Black images taken with the same exposure duration but with the light source off were subtracted from each image to compensate for the dark current and bias level of the CCD. The resulting pixel values were directly proportional to reflected intensity. To calculate relative reflectance of the RNFL, images were also taken of a diffuse white reflector (Kodak 6080 White Reflectance Coating; Eastman Kodak Company, Rochester, NY). Pixel values of retinal images were then converted to relative reflectance Rλ by Eq. (1)
To measure the reflectance of a nerve fiber bundle, rectangular areas were chosen both on the bundle and nearby gaps (retinal areas between bundles) and the reflectance of the pixels in each area were averaged [22,25]. The total pixels included for calculating a bundle reflectance ranged from 80 to 150, depending on bundle size (Examples of bundle and gap areas are shown in Fig. 4.) Reflectance measured on bundle areas included light reflected from the RNFL and from underlying tissue. Because the weak scattering of the RNFL caused little attenuation to an incident beam, we assumed that the reflectance from deeper layers was approximately the same as that from nearby gap areas. The average reflectance of gap areas, therefore, was subtracted from the total reflectance measured on the bundle areas to get an estimate of bundle reflectance alone. The reflectance of nearby areas on the same bundle was then averaged. To compensate possible tissue shift during measurements, an entire set of images was registered by horizontal and vertical translation.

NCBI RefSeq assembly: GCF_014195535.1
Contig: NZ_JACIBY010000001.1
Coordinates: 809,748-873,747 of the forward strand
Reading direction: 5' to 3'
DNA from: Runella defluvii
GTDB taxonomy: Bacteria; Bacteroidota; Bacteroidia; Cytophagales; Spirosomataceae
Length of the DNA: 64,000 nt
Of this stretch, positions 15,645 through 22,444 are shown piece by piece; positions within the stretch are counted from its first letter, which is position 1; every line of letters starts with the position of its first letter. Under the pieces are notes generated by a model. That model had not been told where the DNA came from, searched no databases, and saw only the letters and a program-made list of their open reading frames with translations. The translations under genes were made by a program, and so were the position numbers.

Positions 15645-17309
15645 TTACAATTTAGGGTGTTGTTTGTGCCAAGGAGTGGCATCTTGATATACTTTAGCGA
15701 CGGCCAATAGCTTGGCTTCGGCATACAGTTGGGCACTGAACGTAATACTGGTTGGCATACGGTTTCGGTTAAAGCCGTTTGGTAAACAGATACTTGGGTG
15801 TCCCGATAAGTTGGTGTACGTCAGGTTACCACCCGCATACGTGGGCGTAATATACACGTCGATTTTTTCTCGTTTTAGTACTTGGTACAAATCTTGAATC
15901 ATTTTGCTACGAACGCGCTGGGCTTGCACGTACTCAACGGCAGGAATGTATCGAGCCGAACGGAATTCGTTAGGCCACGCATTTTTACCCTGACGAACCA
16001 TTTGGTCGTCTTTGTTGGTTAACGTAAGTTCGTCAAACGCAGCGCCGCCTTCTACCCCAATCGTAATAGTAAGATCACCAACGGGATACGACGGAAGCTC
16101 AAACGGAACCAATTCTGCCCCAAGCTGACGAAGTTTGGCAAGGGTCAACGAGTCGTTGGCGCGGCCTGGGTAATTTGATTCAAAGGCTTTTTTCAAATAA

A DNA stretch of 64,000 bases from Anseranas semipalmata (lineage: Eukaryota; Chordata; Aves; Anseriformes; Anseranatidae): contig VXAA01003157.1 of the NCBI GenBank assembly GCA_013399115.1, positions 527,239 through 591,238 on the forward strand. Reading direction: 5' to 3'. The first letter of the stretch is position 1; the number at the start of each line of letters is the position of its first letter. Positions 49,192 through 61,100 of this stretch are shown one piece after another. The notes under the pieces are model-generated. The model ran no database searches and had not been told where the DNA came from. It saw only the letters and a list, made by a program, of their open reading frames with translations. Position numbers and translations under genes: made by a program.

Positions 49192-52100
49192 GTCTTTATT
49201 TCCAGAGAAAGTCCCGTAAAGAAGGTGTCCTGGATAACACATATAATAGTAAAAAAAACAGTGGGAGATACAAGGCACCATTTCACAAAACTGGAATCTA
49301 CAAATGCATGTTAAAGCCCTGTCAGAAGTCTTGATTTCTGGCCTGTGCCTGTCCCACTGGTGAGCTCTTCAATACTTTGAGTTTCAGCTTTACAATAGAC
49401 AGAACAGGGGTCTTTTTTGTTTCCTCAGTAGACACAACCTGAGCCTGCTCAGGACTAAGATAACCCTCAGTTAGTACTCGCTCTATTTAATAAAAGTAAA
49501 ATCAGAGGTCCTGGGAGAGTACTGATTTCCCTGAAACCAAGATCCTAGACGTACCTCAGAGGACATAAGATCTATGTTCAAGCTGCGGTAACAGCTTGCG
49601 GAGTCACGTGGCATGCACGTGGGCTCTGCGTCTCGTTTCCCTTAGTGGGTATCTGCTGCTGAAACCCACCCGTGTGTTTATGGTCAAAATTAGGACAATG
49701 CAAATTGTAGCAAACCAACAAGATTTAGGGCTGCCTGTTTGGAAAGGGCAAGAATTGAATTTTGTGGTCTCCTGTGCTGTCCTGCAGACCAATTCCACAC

2.5 Measurement of RNFL thickness
After optical measurements, the retina was fixed with 4% paraformaldehyde for 30 min at room temperature and then removed from the membranes for further immunohistochemical staining of axonal cytoskeleton and nuclei. The detailed staining procedures have been published previously . The fluorescently-stained retina was imaged using a Confocal Scanning Laser Microscope (cLSM, Leica TCS SP5, Leica Microsystems). A 40× oil objective provided en face images of a retina with a resolution of 0.76 µm/pixel. At least a 3 × 3 tiled array of images was taken that covered a retinal area of 1.2 × 1.2 mm with the ONH at the center (Fig. 3(A)). En face images were collected at evenly spaced positions in depth (1 µm apart in tissue) starting from the RNFL surface through the retina to a depth at least including the ganglion cell layer. The retina was then reconstructed in 3-D and cross-sectional images were synthesized from the reconstruction with customized software.